I don't want them to replace physical books in the future. I love how people walk into my house and immediately start browsing my shelves and conversation starts. I love the feel and smell of paper books. And most of all I can't imagine a world without cheap secondhand books.

    Plus I think they are way too expensive. I can't imagine spending that much money for a file, probably why I still by actual music CDs too instead of downloading tunes. I want something physical, I can hold and pass around. An old rule of business I was taught a long time ago: Never pay money for something you cannot turn around and sell again.

    So my logo "This site is an e-reader free zone" means all books represented here have been read from actual books with pages. LOL!

    And perhaps some people will notice it bfore contacting me asking me to review their new eBook.

  3. Thanks for the review. I brought this one home from the library and haven't gotten around to reading it. Now I don't think I'll bother, based on your review.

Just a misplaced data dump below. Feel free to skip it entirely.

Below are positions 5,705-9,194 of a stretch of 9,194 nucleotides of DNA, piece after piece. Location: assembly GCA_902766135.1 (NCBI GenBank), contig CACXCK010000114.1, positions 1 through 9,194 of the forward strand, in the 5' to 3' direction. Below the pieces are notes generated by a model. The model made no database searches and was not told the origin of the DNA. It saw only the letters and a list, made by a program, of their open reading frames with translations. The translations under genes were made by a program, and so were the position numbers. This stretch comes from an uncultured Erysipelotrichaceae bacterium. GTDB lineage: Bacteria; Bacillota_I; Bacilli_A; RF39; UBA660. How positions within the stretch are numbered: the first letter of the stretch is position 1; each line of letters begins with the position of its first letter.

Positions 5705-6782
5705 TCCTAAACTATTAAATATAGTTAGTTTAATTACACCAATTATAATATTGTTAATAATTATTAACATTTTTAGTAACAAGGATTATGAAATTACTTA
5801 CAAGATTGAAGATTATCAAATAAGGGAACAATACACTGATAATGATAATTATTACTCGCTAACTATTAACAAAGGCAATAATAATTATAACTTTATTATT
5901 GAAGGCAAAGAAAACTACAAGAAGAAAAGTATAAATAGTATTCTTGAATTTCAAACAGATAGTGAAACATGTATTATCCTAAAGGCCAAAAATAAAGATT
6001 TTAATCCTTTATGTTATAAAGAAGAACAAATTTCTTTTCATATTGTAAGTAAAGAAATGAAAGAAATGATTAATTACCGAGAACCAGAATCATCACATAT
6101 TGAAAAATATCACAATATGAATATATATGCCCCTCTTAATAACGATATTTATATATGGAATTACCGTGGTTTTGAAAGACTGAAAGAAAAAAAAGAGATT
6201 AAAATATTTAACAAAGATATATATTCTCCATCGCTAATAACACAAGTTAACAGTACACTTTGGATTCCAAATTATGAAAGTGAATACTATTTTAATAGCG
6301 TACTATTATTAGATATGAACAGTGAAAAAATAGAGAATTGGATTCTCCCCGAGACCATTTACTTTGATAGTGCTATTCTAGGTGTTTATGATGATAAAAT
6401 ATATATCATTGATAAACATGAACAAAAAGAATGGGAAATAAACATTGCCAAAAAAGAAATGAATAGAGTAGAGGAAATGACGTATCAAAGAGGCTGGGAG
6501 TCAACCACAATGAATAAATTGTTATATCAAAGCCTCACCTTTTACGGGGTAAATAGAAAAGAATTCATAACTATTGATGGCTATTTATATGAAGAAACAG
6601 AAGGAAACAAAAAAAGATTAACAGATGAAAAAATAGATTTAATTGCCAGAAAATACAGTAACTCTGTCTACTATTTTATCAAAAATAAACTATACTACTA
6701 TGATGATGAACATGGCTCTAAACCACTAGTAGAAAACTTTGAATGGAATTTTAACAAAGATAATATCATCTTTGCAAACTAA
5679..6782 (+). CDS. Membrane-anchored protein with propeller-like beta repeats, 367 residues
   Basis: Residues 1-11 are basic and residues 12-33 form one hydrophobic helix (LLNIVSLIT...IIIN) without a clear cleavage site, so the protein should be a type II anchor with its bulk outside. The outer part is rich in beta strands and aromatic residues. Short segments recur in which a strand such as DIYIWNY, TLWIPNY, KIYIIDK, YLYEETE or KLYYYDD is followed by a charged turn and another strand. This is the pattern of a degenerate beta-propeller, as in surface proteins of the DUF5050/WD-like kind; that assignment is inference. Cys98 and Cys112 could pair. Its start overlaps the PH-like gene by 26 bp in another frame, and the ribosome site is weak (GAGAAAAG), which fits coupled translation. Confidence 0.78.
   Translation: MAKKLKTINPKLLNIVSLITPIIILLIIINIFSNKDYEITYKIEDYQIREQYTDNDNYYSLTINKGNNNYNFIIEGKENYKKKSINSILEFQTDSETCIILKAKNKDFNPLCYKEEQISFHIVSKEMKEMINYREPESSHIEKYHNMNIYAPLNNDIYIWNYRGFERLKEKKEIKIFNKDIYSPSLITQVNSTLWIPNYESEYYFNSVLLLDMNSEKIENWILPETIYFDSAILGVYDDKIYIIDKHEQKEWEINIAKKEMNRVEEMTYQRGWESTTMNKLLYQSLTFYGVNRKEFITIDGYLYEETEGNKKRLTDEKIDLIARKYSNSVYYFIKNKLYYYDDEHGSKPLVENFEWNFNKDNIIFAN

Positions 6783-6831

4. I read this one last Christmas and honestly didn't care for it, but since you mentioned that you haven't read his other books I have to say: PLEASE read his other stuff! He's one of my favourite authors and I've loved his other three books.

  5. I understand your thoughts, but I don't think eReaders will replace all books. I believe "readers" love physical books and will continue to purchase them. I, for one, will continue to purchase books - I'm currently waiting (and waiting) for a delivery of 15 books or so from Book Closeouts. My addiction hasn't been thwarted (not sure if that is good or bad). Also, I will purchase books that I've read on my iPad or Kindle that I want for keeps in my personal library.